General Question

8lightminutesaway's avatar

Car questions?

Asked by 8lightminutesaway (1419points) June 22nd, 2008

Just curious…
Does starting a car use ~3 minutes worth of gas?
Whats more fuel efficient, driving at high or low rpm at the same speed? (different gears)
Does air conditioning actually use more gas?
Where can I find an oompa loompa?

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13 Answers

buster's avatar

Oomp Loompas are found in Willy Wonka’s Chocolate Factory. I think you find them in England.

Dog's avatar

Yes air conditioning uses more gas- especially while the car is at idle. Higher gears are always more gas efficient because they lower the rpms.

Legend has it that Oopma Loompas came from a remote island. Rumor has it that they are in a labor dispute with Wonka and can be found picketing the factory.

Wine3213's avatar

I’ve heard that driving at low rpm at the same speed is better. My old roommate use to do this all the time. He said it saved gas.

beast's avatar

Starting your car uses very little gas. If you’re planning on sitting there for a while, (over a minute) it is recommended that you turn off and then restart your car. It wastes more gas to run than to start.

It is better to drive in the middle of the proper gear. Driving to high or low in a gear could ruin the engine.

The Mythbusters actually proved that it is better and more fuel-efficient to use the AC, than to ride with the windows down. Aero-dynamics, my friend.

You can find Oompa Loompas in Oompa Loompa Land, as stated in the second Willy Wonka movie, Charlie and the Chocolate Factory.

Upward's avatar

Oompa Loompa – You can find them in their native home of Loompaland, which is a region of Loompa, a small isolated island situated in the Pacific Ocean.

XCNuse's avatar

Well hold on now guys, he didn’t say what type of car it was.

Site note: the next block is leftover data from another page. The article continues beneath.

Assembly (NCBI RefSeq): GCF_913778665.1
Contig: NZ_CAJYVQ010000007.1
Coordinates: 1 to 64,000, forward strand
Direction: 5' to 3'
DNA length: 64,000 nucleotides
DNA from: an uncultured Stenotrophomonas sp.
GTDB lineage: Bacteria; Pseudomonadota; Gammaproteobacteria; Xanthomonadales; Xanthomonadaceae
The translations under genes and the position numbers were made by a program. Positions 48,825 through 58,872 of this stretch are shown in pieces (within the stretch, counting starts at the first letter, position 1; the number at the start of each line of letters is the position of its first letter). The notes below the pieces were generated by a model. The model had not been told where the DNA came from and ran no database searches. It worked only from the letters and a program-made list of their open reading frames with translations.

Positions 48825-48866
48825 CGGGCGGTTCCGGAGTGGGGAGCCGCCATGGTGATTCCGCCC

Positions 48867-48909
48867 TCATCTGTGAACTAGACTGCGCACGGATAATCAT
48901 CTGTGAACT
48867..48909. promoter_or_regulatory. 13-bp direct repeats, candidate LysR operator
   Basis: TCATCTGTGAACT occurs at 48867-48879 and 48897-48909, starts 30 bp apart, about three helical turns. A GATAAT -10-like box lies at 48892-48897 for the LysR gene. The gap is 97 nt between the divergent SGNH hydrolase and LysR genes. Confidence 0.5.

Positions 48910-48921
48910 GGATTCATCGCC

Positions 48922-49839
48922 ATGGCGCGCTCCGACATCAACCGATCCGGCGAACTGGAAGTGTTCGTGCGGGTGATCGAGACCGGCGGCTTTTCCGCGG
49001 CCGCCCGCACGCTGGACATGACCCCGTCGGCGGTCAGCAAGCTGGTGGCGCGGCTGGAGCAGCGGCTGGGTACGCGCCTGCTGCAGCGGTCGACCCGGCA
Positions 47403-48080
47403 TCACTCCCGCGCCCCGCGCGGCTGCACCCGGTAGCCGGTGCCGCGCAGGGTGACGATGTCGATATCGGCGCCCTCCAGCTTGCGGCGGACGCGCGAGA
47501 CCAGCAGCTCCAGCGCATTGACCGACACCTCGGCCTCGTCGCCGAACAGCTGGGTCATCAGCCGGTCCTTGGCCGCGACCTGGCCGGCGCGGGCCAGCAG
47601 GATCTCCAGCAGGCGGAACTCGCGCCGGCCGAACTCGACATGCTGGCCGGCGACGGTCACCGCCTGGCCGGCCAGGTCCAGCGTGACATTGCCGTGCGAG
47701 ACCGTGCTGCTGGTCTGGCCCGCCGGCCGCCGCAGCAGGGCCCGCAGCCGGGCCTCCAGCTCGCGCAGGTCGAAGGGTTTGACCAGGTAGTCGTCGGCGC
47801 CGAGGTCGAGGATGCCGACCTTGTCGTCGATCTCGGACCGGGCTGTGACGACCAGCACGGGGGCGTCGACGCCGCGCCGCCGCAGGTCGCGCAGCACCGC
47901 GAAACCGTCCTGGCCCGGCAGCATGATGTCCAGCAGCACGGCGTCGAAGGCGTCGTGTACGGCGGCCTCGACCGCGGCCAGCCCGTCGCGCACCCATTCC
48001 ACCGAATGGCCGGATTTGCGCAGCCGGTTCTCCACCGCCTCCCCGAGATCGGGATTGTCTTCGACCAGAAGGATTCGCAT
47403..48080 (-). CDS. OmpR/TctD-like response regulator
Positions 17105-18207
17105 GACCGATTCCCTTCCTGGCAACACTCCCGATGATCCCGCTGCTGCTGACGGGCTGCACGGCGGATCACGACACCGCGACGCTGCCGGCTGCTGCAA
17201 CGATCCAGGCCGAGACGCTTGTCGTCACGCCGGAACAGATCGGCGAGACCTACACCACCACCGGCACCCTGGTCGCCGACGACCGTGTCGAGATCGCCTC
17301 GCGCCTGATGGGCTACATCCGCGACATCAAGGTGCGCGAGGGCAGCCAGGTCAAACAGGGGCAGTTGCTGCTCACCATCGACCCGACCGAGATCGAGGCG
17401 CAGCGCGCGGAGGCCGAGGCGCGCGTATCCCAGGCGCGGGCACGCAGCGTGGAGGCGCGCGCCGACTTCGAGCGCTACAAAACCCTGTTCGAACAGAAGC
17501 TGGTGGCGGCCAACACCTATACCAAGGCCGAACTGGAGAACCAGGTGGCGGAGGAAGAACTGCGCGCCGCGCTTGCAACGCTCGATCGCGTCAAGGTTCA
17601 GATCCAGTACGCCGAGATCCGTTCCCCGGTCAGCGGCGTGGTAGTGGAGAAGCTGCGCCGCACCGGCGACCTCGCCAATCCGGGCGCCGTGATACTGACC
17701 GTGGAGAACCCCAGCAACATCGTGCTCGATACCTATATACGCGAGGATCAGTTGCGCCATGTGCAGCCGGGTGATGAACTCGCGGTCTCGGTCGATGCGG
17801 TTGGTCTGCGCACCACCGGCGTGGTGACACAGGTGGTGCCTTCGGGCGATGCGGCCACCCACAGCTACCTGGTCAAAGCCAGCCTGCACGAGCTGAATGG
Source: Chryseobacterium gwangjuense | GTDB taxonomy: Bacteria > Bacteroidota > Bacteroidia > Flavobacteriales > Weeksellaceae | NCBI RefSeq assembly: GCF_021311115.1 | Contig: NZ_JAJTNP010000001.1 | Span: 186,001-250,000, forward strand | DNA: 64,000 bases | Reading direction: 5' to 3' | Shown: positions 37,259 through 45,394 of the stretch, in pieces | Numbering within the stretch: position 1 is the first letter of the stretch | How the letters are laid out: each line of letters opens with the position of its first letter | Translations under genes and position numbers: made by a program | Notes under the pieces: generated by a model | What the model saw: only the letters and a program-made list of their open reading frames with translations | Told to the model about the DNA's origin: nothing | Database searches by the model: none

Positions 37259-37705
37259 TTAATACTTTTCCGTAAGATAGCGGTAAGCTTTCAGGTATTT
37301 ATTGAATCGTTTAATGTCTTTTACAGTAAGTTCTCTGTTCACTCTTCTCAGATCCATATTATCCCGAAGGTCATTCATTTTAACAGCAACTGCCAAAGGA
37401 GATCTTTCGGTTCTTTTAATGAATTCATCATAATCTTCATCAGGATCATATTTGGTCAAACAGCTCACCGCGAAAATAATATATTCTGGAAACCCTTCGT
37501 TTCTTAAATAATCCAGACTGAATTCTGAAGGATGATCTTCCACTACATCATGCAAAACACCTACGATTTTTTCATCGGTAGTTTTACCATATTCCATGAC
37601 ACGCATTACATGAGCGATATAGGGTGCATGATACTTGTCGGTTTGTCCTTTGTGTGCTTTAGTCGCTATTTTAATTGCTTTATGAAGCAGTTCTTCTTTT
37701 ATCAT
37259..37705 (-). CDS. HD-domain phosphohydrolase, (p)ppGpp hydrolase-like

If it’s a fuel injected car, then starting it up won’t use much gas.
If it is not fuel injected but by carburetors, then yes it will use much more gas, so keeping it idling is better if you’re gone for less than 5 minutes

Think logical about your second question, is 6000 rotations a minute expel more energy than 2000 rotations?.... seriously?

To get the best mileage, if you’re on the highway, put your windows up and run the A/C on low unless it’s a cool day and you have a sunroof, then just open that up.
If you’re not on a highway and at slower speeds, keeping your windows down is far better.

vectorul's avatar

It doesn’t matter if you run the A/C on low or high. The A/C is based of of compressed gas, therefore the gas is always being compressed no matter what the little knob inside the car says.

JoeyDesignsStuff's avatar

One thing being ignored about the high-versus-low-rpm question is load. You can still use more gas going 50mph at 2000 than 50mph at 4000 if you’re flooring the pedal to get the car to move. You really don’t need to worry about this in automatics, since the car decides which gear it wants to be in, but in a manual, there is a point at which you’ll use more gas at a lower rpm because you’re opening the throttle so much. The amount of fuel injected into the system is based on throttle position, so flooring it at 1500rpm going up a hill is still extremely inefficient.

Basically, you want to be in the lowest comfortable gear you can be without feeling like you’re straining the motor. If your foot ever gets near the floor in normal driving conditions, downshift.

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SecondHandStoke's avatar

Short shifting (using taller gears) is more fuel efficient however there’s another way to think about it:

How much fun are you getting out of the fuel you bought?

If you have a car that obviously longs to be revved and comes alive above 4500 RPM why not do it?

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kritiper's avatar

A friend of mine mentioned that it didn’t matter if the RPM was high or low (reasonably speaking) but how much work the engine had to do. (With that in mind, a 5500 lb. Ford pick-up with a 2.6 liter V-6 engine will get the same MPG, relatively speaking, as 5500 lb. GMC with a 6.6 liter V-8.)
So I did an experiment using my 1956 Pontiac with a three speed manual transmission. After filling it with gas, I drove for a full week and always shifting into third gear whenever I could. The next week, after filling the tank, I drove for a full week, same places, same speeds, but left the car in second gear whenever I could, reasonably speaking. The result? No difference in gas mileage! The second week I actually got 1/10 of a mile per gallon better.
The A/C will lower your MPG some. The compressor will pull about ¼ horsepower from the engine.
Starting the car doesn’t take much gas and how much doesn’t matter if you want to drive the car.

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